It’s been a tough 4 years for the US economy. Unemployment is still dragging the overall economy down; if people don’t have jobs, they can’t buy homes or can’t afford to pay the mortgage on homes; plus they consume unemployment benefits and don’t pay taxes. It’s a morass, which takes time and political resolve to fix. Sadly, political resolve is similarly dragging the overall economy. But then there are the 92% of Americans who have jobs, who are paying taxes and mostly paying their mortgages.
The employed represent an interesting transitional challenge for all employers over the next couple of years. 50% of working Americans will be eligible to retire next year. 50%. That’s a LOT of people. This includes everyone who is on a formal pension plan: unions, government, military, etc. Therefore, eligible to retire doesn’t necessarily mean leaving the work force. As an example, both GE and Philips have early retirement programs that subtly push out their most tenured baby boomer managers. But many of these baby boomers will begin to enter an extended ‘peri-retirement’ period of their lives. Most baby boomers don’t want to fully retire; and most baby boomers don’t want to fully work, either. So balancing the boomers’ expectations of quasi-employment, with the needs to be fully staffed will represent an interesting management challenge to the Gen X’rs who are anxious to push the boomers into rocking chairs.
At the same time, 53% of employees claim to be ‘burnt-out’ and 44% of employees are either receptive to leaving or ready to leave their current employer. Employee engagement levels hover around 33%, with ‘almost engaged’ at 24%. The combination of those numbers is roughly equivalent to levels in 2008; but still represents a pool of employees that are disengaged or largely going through the motions of 43% of the employee base. The engagement levels are highly correlated with age, with Boomers 36% engaged and GenY’s 23% engaged.
What’s this all mean? It means that the War for Talent, which is here and growing daily will be uniquely shaped by quality of life issues that we’ve never faced before. Management of engaged part-time producers seems illogical; but it’ll become far more commonplace over the next ten years. The ability to retain employees will largely be a complex mix of offering challenging assignments and quality work environments with flexible hours and variable vacation benefits. Keeping talent will require some managers to simply say ‘thank you’ for being here; others may be far more challenged to provide enough interest to keep tenured employees.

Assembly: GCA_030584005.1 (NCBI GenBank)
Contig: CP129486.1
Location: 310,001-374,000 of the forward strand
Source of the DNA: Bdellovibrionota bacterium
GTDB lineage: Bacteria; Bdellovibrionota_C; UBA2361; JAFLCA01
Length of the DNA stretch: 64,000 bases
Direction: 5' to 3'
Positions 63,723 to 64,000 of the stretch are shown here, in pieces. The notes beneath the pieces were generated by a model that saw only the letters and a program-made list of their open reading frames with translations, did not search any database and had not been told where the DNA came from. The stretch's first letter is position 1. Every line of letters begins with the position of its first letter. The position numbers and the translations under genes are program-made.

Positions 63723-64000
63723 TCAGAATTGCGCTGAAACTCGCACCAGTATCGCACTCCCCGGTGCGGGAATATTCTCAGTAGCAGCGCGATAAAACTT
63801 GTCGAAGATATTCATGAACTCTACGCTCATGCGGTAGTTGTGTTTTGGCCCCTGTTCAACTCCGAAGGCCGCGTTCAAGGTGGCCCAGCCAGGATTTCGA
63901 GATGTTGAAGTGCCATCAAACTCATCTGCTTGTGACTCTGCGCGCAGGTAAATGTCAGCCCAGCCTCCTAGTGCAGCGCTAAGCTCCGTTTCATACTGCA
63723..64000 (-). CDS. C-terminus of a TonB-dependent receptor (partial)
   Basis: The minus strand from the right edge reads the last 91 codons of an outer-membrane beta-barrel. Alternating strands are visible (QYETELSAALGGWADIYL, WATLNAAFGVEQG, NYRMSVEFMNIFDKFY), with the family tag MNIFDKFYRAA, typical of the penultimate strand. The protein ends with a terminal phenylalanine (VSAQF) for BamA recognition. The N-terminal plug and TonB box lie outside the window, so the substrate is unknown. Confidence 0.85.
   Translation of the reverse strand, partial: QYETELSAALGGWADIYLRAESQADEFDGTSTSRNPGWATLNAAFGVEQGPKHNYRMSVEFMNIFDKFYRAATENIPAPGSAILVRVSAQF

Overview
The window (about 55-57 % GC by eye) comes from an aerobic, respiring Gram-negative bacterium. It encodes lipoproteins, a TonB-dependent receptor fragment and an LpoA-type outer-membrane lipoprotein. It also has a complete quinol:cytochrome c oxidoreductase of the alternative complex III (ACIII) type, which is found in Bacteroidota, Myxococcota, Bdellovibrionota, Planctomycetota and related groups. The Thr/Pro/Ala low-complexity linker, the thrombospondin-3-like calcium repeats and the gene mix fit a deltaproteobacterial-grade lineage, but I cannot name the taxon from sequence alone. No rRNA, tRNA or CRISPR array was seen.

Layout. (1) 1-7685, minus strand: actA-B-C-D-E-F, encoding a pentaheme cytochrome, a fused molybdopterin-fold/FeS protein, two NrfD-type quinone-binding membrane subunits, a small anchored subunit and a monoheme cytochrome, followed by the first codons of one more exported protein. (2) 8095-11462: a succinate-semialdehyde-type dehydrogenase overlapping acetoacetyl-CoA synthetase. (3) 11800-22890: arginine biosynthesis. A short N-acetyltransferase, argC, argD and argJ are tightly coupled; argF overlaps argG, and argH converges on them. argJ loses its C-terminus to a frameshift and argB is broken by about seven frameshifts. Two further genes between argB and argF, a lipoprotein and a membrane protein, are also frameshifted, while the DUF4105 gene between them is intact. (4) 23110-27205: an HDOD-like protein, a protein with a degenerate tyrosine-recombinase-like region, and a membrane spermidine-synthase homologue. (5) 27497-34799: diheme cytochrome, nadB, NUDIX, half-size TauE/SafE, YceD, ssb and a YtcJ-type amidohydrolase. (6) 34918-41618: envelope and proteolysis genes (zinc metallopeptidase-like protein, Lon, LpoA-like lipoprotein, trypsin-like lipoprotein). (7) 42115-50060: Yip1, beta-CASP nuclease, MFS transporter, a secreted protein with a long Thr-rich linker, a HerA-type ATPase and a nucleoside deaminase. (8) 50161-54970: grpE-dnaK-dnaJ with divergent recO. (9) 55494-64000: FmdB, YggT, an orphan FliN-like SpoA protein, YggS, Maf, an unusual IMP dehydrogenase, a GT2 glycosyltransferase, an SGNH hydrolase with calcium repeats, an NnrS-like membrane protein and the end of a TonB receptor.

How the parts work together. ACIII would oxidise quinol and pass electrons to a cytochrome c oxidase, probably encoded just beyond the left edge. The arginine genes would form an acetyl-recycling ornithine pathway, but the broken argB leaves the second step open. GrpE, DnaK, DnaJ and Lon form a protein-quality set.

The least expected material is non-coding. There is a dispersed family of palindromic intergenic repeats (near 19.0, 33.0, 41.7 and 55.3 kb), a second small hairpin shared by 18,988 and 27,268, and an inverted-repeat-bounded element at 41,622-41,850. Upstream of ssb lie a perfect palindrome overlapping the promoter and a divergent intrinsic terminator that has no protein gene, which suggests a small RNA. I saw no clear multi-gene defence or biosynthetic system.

Attracting new talent will also bring new approaches. ‘Filling a job opening’ will give way to creating an enticing opportunity to unique talent that may not be actively looking. The need for professional recruitment practices will grow and won’t be marginalized by internal recruiting departments that are largely charged with ‘filling openings’. Recruited talent is markedly different than applicant talent. The techniques, interviewing process and approach to attracting are profoundly different. Yet, most companies treat recruited talent like applicants and lose them before the offer stage.
Currently, US companies experience an average turn-over of employment of 13%/yr. That means that a company would need to hire 100% of its current employment every 5.5 yrs. There has to be a better way to attract and retain talent and to keep them actively engaged in the business. Companies with the highest levels of engagement report 19% higher average earnings than companies that have average engagement levels. In companies with low-engagement scores, their earnings are 44% below average. There’s something to attracting and retaining talent who is engaged in the business. It starts with recognizing that talent within your own company and developing a process to retain them. Quality talent attracts additional quality talent. The trick is to recognize how to identify quality talent; yours and others.
It’s been a remarkable year for us. We’ve hit our second largest revenue in our history and have a large backlog into next year. We’re actively interviewing and hiring for our own office and feel very bullish on 2012 and beyond. The numbers are strongly aligned behind us: the retirement of Boomers, the alienation of disaffected quality talent and the need for our client companies to meet the demands of adapting to the rush of technology into a traditionally staid industry. We’re excited for the future and we’re also very thankful for the trust of our clients and candidates.
It’s that time of year when collectively as a nation we say ‘thanks’.
To all who read this… thank you.